Search Results: "Dale M. Kushner"


BOOK REVIEW

THE CONDITIONS OF LOVE by Dale M. Kushner
FICTION & LITERATURE
Released: May 14, 2013

"A fine exploration of growing up, weathering heartbreak and picking oneself up over and over."
A teenage girl endures fire, flood and the loss of her parents in this bracing, oddly uplifting debut. Read full book review >

BOOK REVIEW

ALPHA DOCS by Daniel Muñoz
BIOGRAPHY & MEMOIR
Released: Aug. 11, 2015

"Muñoz offers little turning of new ground in what has become a fertile genre, but the book is enjoyably idiosyncratic and elucidative."
From physician Muñoz, a chronicle of becoming a doctor at the extremely demanding Johns Hopkins cardiology program. Read full book review >

BOOK REVIEW

NON-FICTION
Released: May 13, 2003

"Laudable coverage of an undeniably important, unsettling cultural transition."
Were John Carmack and John Romero the Lennon and McCartney of PC gaming? Spin magazine contributing editor Kushner answers yes in his detailed re-creation of the genre's transition from basement to big time. Read full book review >

BOOK REVIEW

ALLIGATOR CANDY by David Kushner
BIOGRAPHY & MEMOIR
Released: March 15, 2016

"A probing, poignant memoir about tragedy, grief, and trying to cope."
The story of how the author and his family dealt with the senseless murder of his older brother. Read full book review >

BOOK REVIEW

TELEX FROM CUBA by Rachel Kushner
FICTION & LITERATURE
Released: July 1, 2008

"An imaginative work that brings Cuban-American history to life."
Los Angeles resident Kushner's first novel follows the lives of American ex-pats and others in pre-revolutionary Cuba. Read full book review >

BOOK REVIEW

THE STRANGE CASE OF RACHEL K by Rachel Kushner
FICTION & LITERATURE
Released: Feb. 10, 2015

"A short, quirky and sometimes-compelling book from the author of The Flamethrowers (2013)."
Three offbeat tales that border on the surreal yet are curiously (and paradoxically) anchored in a version of historical reality. Read full book review >

BOOK REVIEW

NON-FICTION
Released: Feb. 1, 2009

"A remarkable story fashioned into a dramatic narrative."
Rolling Stone and Wired contributing editor Kushner (Journalism/New York Univ.; Jonny Magic and the Card Shark Kids, 2005, etc.) skillfully pieces together a shameful chronicle of racial discrimination during the American postwar economic boom. Read full book review >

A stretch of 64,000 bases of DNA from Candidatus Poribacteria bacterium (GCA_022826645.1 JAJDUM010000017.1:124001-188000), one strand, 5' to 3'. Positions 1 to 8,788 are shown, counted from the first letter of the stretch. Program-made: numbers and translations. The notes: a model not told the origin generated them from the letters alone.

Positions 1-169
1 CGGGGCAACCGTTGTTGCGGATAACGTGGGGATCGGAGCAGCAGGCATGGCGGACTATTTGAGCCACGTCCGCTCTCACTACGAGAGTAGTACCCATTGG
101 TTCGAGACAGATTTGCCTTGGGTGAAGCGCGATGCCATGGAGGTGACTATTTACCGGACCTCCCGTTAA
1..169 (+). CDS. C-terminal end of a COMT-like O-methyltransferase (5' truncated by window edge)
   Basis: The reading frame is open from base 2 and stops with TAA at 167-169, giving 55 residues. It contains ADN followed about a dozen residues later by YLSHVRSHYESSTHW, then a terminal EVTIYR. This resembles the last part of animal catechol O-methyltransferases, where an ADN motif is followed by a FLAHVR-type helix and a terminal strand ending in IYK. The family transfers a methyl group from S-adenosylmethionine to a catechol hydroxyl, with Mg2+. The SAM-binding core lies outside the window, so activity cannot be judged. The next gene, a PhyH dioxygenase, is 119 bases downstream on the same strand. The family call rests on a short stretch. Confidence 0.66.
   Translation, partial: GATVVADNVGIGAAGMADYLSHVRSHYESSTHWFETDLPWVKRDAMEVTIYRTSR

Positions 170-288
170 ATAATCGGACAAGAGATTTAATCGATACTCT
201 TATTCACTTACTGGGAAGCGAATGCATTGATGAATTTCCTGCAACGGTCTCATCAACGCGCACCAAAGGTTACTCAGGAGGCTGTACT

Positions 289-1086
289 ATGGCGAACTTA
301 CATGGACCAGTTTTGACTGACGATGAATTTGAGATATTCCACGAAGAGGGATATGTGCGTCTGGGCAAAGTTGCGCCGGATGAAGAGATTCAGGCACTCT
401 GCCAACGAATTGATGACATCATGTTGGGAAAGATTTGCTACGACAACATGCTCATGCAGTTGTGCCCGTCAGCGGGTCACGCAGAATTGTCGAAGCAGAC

BOOK REVIEW

THE GRAMMAR OF GOD by Aviya Kushner
NON-FICTION
Released: Aug. 18, 2015

"A paean, in a way, to the rigors and frustrations—and ultimate joys—of trying to comprehend the unfathomable."
A freelancer debuts with a memoir/disquisition about the Hebrew Bible and the difficulties—linguistic and personal—that translators into English have faced. Read full book review >

BOOK REVIEW

Released: Oct. 1, 2004

"Full of interesting factoids—but the blatant advertising for Kushner's products is pervasive to the point the book becomes soporific."
A wake-up call about caffeine from a committed and self-interested author. Read full book review >

BOOK REVIEW

KABBALAH by Lawrence Kushner
Released: Oct. 10, 2006

"A mysterious medieval epistle, bumbling romantic efforts and plenty of feel-good spirituality combine to offer good prospects for decent commercial, if not literary, success."
Rabbi Kushner's first novel for adults echoes The Gift of Asher Lev and The Da Vinci Code, but offers neither the former's gravitas nor the latter's intrigue. Read full book review >

BOOK REVIEW

THE FLAMETHROWERS by Rachel Kushner
FICTION & LITERATURE
Released: April 2, 2013

"Kushner writes well and plunges us deeply into the disparate worlds of the New York City art scene, European political radicalism and the exhilarating rush of motorcycles."
A novel of art and politics but also of bikes and speed—not Harleys and drugs, but fine (and fast) Italian motorbikes. Read full book review >

BOOK REVIEW

BRUNDIBAR by Tony Kushner
MUSIC AND THE ARTS
Released: Nov. 1, 2003

"A heartbreaking, hopeful masterpiece with powerful implications for contemporary readers. (Picture book. 8+)"
This brilliant and disturbing rendition of an old Czech opera honors history in a stunning piece of art. Read full book review >